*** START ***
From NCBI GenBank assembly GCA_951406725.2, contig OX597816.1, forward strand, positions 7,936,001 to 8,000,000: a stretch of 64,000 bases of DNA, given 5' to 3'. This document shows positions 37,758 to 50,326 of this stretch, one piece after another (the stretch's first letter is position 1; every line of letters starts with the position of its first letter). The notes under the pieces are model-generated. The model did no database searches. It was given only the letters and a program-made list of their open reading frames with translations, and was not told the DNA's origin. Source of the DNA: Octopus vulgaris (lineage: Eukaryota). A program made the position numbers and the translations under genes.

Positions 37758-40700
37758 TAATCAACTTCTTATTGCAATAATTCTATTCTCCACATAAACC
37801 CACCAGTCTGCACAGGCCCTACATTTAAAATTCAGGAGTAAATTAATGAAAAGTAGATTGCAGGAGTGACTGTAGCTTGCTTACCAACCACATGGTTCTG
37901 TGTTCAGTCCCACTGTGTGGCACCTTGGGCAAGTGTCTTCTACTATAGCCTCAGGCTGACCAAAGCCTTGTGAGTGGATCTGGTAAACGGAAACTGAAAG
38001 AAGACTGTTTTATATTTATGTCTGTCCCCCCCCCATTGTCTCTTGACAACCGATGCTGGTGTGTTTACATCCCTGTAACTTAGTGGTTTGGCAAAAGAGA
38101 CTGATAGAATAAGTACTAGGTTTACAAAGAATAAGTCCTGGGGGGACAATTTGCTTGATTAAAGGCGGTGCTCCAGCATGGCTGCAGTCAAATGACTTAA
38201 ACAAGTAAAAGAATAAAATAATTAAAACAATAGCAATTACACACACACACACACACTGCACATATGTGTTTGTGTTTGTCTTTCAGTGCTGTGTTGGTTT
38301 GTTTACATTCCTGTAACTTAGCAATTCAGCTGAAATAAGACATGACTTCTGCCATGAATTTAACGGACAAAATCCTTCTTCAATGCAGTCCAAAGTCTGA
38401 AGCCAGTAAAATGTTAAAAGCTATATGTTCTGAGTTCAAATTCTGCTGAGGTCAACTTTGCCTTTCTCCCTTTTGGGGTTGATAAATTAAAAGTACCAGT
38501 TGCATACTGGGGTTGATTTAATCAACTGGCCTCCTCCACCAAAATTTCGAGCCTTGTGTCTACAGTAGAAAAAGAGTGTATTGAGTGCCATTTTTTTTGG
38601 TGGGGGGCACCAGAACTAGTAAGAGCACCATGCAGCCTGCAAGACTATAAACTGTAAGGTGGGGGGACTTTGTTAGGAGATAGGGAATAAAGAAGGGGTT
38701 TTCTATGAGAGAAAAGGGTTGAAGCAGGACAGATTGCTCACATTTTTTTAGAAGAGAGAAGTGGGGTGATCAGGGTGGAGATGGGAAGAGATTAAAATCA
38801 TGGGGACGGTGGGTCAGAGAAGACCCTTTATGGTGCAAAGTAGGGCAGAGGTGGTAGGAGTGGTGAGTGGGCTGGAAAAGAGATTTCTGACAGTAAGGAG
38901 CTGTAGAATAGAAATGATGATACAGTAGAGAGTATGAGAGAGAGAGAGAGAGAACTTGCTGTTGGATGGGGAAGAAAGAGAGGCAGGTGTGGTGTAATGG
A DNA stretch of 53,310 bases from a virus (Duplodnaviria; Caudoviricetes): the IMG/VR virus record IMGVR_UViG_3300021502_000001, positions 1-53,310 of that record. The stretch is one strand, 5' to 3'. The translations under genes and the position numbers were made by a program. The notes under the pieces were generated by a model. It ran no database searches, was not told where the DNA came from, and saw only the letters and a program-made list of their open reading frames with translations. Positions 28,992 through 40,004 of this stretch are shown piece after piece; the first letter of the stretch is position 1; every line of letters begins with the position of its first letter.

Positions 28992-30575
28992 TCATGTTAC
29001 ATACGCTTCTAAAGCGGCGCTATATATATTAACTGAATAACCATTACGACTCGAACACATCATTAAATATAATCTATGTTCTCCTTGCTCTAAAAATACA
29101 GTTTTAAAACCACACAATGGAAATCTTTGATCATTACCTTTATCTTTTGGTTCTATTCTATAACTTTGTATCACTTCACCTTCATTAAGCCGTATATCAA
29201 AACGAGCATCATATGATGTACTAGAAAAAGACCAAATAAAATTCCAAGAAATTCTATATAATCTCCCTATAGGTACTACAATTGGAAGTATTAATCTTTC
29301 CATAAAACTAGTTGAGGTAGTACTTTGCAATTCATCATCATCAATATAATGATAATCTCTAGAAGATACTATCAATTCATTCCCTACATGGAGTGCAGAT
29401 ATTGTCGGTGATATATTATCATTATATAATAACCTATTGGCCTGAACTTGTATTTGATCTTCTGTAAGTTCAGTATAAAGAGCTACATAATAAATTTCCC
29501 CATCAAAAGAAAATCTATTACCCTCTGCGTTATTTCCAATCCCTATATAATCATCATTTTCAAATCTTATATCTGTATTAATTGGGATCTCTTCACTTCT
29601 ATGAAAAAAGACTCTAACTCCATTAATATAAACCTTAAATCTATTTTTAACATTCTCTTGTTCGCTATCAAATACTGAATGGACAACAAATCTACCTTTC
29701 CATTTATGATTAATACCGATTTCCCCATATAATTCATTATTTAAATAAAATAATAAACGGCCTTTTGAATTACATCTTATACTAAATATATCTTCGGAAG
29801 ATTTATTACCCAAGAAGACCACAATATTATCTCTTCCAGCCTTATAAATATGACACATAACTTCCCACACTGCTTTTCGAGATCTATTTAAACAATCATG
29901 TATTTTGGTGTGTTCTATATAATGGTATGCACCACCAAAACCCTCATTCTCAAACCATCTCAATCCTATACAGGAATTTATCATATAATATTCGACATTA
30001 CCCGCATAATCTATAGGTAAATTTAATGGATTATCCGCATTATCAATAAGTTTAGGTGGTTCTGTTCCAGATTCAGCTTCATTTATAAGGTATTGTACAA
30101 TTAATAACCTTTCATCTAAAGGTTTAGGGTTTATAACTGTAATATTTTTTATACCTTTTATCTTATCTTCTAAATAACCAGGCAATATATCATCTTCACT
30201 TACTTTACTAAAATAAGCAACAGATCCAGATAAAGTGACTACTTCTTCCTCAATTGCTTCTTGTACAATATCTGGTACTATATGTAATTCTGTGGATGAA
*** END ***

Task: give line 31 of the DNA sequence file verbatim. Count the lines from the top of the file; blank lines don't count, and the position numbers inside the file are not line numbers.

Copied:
30201 TACTTTACTAAAATAAGCAACAGATCCAGATAAAGTGACTACTTCTTCCTCAATTGCTTCTTGTACAATATCTGGTACTATATGTAATTCTGTGGATGAA